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Coordinates: 46°45′N 9°30′E / 46.750°N 9.500°E / 46.750; 9.500
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Canton of the Grisons
Canton of Graubünden
Flag of Grisons
Coat of arms of Grisons
Location in Switzerland
Map of the Grisons

Coordinates: 46°45′N 9°30′E / 46.750°N 9.500°E / 46.750; 9.500
Subdivisions108 municipalities, 11 districts
 • ExecutiveExecutive Council
 • LegislativeGrand Council
 • Total7,105.39 km2 (2,743.41 sq mi)
 (December 2020)[2]
 • Total200,096
 • Density28/km2 (73/sq mi)
 • TotalCHF 14.519 billion (2020)
 • Per capitaCHF 72,754 (2020)
ISO 3166 codeCH-GR
Highest point4,049 m (13,284 ft): Piz Bernina
Lowest point260 m (853 ft): border to Ticino at San Vittore
LanguagesGerman, Romansh, Italian
Other languagesLombard, Walser German

The Grisons (/ɡrˈzɒ̃/,[4] French: [ɡʁizɔ̃]) or Graubünden (German: [ɡraʊˈbʏndn̩] ),[note 1] more formally the Canton of the Grisons or the Canton of Graubünden,[5] is one of the twenty-six cantons of Switzerland. It has eleven districts, and its capital is Chur. The German name of the canton, Graubünden, translates as the "Grey Leagues", referring to the canton's origin in three local alliances, the Three Leagues. The other native names also refer to the Grey League: Grischùn in Sutsilvan, Grischun in the other forms of Romansh, and Grigioni in Italian. Rhaetia is the Latin name for the area. The Alpine ibex is the canton's heraldic symbol.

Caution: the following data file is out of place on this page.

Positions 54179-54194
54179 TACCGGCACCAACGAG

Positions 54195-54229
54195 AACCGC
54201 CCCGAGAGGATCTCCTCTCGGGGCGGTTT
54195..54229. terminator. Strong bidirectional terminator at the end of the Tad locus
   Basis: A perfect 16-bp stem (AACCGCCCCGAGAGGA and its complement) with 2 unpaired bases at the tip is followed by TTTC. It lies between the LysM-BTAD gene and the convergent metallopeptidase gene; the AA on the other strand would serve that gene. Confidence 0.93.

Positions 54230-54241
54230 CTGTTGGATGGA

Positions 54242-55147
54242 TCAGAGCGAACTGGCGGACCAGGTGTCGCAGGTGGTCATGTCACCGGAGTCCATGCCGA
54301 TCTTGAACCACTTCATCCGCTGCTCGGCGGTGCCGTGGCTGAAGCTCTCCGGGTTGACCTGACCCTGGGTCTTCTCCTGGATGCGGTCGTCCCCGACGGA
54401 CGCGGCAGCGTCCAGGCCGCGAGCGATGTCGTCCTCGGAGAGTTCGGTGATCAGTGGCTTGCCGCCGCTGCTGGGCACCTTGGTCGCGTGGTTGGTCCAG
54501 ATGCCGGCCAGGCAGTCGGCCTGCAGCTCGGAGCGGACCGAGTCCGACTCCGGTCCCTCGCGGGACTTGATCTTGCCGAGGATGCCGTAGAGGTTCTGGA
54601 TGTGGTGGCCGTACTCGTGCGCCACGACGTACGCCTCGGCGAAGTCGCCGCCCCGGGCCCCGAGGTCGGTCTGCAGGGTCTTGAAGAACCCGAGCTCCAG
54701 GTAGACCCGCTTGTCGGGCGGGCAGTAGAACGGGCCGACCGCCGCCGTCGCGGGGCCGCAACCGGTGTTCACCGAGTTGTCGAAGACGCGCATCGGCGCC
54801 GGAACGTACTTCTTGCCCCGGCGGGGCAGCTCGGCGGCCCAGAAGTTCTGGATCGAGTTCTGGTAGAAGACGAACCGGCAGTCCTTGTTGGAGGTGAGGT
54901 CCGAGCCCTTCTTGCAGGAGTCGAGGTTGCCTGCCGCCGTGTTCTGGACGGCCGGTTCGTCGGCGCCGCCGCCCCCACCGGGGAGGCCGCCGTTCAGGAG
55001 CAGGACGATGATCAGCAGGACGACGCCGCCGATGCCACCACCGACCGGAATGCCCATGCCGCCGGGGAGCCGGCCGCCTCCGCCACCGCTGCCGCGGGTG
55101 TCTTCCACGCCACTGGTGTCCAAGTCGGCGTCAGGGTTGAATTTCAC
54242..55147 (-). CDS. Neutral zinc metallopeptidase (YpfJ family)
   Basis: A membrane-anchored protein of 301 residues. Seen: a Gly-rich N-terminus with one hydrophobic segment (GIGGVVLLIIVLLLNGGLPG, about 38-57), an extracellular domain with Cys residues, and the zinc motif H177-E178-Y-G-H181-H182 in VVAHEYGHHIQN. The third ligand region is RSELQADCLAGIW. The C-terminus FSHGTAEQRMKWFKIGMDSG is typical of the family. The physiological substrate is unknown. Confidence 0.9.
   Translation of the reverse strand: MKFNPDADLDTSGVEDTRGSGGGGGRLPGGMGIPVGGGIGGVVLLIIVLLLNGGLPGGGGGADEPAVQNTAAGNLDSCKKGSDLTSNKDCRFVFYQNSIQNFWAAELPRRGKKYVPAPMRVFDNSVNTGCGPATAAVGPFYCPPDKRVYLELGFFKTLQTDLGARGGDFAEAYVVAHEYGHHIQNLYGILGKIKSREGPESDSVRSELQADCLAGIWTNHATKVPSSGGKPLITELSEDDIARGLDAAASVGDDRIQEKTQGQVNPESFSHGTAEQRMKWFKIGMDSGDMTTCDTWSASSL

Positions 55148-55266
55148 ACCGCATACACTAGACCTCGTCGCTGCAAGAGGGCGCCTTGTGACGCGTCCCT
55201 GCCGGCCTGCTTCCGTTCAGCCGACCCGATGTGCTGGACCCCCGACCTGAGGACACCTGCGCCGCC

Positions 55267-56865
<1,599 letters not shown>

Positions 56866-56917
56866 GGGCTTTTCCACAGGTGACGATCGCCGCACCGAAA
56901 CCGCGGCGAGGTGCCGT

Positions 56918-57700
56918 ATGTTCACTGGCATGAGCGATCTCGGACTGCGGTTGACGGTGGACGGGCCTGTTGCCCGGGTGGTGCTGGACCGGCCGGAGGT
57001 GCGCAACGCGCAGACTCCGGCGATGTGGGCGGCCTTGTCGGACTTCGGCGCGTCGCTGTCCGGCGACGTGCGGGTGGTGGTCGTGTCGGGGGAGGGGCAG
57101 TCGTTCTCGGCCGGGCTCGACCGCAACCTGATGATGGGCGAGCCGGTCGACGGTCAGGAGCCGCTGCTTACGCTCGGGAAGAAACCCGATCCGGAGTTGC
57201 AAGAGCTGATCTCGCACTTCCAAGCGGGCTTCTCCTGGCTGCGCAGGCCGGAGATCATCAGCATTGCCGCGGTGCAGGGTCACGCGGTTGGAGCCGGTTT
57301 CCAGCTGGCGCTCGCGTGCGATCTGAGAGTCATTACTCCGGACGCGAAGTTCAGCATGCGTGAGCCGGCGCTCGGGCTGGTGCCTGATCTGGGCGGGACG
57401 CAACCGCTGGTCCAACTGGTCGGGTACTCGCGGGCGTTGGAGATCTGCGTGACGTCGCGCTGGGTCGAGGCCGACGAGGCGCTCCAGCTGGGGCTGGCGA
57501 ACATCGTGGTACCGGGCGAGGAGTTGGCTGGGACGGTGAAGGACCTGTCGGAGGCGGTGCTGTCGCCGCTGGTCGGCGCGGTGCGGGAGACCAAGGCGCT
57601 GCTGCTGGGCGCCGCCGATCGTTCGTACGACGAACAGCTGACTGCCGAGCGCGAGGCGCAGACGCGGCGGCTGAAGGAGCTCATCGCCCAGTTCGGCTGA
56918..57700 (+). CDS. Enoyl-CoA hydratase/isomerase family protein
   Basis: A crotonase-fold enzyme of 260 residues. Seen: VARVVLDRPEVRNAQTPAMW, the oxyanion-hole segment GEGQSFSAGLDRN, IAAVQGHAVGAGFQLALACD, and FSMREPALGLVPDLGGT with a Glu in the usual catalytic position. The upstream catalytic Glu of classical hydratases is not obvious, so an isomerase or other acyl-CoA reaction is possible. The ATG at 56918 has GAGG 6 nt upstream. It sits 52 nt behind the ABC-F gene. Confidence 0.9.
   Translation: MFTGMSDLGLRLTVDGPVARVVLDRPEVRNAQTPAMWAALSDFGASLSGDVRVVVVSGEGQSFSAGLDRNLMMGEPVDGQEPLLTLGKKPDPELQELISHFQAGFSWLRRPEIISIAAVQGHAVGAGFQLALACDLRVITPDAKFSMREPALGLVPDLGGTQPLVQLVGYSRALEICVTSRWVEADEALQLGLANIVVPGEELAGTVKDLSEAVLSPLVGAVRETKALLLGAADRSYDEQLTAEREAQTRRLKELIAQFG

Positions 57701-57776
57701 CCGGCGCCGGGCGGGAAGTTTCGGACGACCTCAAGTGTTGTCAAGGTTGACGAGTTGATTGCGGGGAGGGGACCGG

The largest and easternmost canton of Switzerland, it is also one of the three large southern Alpine cantons, along with Valais and Ticino. It is the most diverse canton in terms of natural and cultural geography, as it encompasses both sides of the Alps and several natural and cultural regions. The diversity of the canton is often compared to that of Switzerland as a whole and warrants it the name of "Little Switzerland".[6][7] The Grisons is bordered by four cantons as well as Austria, Italy and Liechtenstein.

The state is the only trilingual canton of Switzerland.[8] It is also the only one where Romansh, Switzerland's fourth national language, has official status. Romansh language and culture is an important part of local identity.[9] In 2020 the canton had a population of 200,096.[2] It is the least densely populated canton of Switzerland. The only sizable city in the canton is Chur, as the majority of the population lives in mountainous areas, including some of the most remote valleys of the country. One of the birthplaces of winter sports, the canton is a major tourist destination year-round, including a large number of Alpine resort towns, notably Davos and St. Moritz. The canton is also renowned for its extensive narrow-gauge railway network, operated by the Rhaetian Railway, and linking the capital with most valleys of the Grisons.